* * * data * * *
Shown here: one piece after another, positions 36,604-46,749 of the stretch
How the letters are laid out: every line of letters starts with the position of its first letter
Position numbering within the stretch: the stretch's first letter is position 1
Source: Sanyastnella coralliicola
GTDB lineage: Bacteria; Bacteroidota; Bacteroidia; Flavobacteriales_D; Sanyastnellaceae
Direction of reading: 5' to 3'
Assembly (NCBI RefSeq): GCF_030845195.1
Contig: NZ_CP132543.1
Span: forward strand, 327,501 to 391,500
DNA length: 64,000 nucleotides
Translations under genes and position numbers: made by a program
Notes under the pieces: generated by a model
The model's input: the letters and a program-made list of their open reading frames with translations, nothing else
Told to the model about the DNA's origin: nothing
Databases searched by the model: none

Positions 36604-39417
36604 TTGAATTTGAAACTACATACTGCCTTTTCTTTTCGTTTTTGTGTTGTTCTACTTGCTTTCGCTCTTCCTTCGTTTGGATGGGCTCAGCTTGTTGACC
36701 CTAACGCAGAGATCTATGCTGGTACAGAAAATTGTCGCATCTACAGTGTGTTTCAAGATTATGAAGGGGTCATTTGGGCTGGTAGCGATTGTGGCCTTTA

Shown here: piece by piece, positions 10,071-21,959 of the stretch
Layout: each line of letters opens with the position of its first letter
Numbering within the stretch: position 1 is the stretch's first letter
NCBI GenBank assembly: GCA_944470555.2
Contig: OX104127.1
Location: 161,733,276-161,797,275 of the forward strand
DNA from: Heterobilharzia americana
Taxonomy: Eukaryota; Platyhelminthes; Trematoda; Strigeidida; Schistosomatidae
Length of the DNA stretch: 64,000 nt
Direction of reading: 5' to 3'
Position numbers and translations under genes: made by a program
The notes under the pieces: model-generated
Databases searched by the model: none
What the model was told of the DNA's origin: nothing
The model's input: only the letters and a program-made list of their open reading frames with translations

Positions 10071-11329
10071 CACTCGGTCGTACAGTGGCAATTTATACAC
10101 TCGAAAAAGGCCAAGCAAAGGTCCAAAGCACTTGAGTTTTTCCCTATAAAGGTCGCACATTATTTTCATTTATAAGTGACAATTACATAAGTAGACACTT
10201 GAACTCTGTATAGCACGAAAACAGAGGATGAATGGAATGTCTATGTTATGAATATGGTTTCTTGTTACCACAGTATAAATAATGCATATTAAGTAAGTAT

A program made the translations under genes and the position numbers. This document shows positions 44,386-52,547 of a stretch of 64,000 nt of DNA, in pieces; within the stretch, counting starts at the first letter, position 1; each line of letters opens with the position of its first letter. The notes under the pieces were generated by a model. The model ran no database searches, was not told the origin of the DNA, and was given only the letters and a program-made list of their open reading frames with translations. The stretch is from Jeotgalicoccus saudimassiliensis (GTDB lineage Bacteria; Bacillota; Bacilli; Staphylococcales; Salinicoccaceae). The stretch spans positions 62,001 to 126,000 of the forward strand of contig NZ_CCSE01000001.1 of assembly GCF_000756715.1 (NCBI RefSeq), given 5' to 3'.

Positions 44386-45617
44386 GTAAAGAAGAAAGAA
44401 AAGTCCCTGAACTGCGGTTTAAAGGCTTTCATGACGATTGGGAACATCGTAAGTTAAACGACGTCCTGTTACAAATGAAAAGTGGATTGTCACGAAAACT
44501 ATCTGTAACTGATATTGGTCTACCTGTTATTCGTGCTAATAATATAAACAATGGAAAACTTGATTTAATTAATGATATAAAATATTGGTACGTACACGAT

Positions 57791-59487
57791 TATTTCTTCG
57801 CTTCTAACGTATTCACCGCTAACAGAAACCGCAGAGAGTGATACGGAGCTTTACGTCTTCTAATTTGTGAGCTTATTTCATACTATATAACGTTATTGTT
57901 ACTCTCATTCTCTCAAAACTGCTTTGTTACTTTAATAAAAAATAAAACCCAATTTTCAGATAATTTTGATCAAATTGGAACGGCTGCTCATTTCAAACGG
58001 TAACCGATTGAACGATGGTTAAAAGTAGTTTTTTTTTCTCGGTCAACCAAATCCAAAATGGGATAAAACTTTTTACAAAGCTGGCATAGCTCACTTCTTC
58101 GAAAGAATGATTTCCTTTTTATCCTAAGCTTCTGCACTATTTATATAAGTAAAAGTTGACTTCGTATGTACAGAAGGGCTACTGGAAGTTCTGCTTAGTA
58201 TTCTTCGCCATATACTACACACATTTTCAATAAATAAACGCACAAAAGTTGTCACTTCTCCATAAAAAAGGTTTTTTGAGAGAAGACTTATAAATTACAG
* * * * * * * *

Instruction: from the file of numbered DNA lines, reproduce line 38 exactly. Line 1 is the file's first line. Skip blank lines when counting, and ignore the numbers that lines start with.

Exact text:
A program made the translations under genes and the position numbers. This document shows positions 44,386-52,547 of a stretch of 64,000 nt of DNA, in pieces; within the stretch, counting starts at the first letter, position 1; each line of letters opens with the position of its first letter. The notes under the pieces were generated by a model. The model ran no database searches, was not told the origin of the DNA, and was given only the letters and a program-made list of their open reading frames with translations. The stretch is from Jeotgalicoccus saudimassiliensis (GTDB lineage Bacteria; Bacillota; Bacilli; Staphylococcales; Salinicoccaceae). The stretch spans positions 62,001 to 126,000 of the forward strand of contig NZ_CCSE01000001.1 of assembly GCF_000756715.1 (NCBI RefSeq), given 5' to 3'.